When antivirus firm Avira began warning its users that software installed from download site Freemium.com came bundled with "potentially unwanted applications," the site demanded that the security firm stop blocking its downloads.
Yet Freemium.com's practice of bundling other programs violated Avira's code of conduct for applications, so the security company continued to warn its customers and continued blocking the site's downloads. Companies that surreptitiously install applications for money are pushing the boundaries of ethics and cause consumers to mistrust software firms, Travis Witteveen, CEO of Avira GmbH, told eWEEK.
"They broke all reasonable levels of what can be considered acceptable behavior," Witteveen said. "They are making a ton of money, but they are doing it in a way that the entire software industry is suffering."
While Freemium.com responded by filing an injunction, a German court sided with the antivirus firm in late June, allowing it to continue to classify the slyly downloaded programs as potentially unwanted, according to Avira.
The judgment is one of the latest signs that consumers and the legal system are pushing back against increasing efforts by publishers, manufacturers and software developers to get paid for loading up users' systems with questionable software, add-ons and toolbars, often referred to by frustrated consumers as "crapware" or "bloatware." Companies that attempt to make money by surreptitiously installing software are facing increasing consumer wrath.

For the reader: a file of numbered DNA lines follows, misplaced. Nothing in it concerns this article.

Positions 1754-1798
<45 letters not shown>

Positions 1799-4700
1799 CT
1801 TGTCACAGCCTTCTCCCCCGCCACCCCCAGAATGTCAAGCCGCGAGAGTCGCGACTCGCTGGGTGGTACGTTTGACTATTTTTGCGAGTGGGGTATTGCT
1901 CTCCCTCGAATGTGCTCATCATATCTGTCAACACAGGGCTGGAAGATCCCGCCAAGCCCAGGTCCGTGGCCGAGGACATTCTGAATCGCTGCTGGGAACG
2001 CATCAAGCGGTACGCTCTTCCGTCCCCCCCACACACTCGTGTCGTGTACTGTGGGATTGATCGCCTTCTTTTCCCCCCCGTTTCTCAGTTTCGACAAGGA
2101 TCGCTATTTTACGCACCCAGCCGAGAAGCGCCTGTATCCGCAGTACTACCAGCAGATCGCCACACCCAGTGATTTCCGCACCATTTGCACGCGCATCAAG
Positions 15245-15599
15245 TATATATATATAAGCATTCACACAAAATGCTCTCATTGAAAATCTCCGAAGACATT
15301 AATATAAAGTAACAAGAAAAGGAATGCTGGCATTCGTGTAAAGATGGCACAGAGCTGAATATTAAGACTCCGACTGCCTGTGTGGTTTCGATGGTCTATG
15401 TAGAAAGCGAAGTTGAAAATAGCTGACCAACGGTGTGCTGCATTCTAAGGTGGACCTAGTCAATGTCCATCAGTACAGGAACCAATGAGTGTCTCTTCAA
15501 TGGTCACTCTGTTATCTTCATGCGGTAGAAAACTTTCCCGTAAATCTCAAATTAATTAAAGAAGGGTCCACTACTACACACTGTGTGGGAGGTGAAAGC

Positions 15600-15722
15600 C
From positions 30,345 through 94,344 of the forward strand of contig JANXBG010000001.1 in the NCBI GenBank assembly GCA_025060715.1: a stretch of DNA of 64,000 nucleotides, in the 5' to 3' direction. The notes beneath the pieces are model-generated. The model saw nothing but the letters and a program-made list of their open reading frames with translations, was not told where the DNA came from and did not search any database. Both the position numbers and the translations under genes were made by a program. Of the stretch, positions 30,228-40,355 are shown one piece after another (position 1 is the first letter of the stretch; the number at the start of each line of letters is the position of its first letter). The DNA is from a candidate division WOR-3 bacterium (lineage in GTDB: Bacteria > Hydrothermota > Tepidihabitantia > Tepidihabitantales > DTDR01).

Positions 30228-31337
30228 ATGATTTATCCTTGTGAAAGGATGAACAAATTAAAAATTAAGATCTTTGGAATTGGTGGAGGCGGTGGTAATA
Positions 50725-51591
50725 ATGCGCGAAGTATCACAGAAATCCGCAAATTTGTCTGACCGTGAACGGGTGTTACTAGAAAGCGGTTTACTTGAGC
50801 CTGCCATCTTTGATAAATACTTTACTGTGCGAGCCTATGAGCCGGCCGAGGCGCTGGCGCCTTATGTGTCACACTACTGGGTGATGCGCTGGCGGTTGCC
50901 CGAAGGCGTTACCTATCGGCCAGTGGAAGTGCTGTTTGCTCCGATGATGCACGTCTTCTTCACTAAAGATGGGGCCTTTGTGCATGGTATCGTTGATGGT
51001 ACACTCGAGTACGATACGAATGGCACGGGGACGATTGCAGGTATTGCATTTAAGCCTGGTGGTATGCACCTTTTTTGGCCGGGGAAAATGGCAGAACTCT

"This ruling establishes a major legal milestone in the fight against misleading consumers into unintentionally installing unwanted software onto their computers," Witteveen said in a statement at the time. "We believe in 'freemium' and advertising-supported business models; however, they must remain transparent and ethical in their implementation."
Freemium.com is not the only site to install unwanted software for cash. In a survey of installed behavior with CNET's Download.com, consumer technology site HowToGeek found that installing the top-10 downloads from the site resulted in a bevy of unwanted software, being installed on the user's system.
"There are also no safe freeware download sites … it isn't just CNET Downloads that is doing the bundling, it's EVERYBODY," the review stated. "The freeware authors are bundling crapware, and then lousy download sources are bundling even more on top of it. It's a cavalcade of crapware."
Earlier this year, Chinese PC maker Lenovo faced outrage when consumers learned that the company had begun installing an adware program, known as Superfish on some of its PCs. In May, Slashdot's developer site Sourceforge had to defend itself after the site began wrapping downloads of "abandoned" software projects in installers that would offer to install paid products including, ironically, the antivirus software Norton, made by Symantec.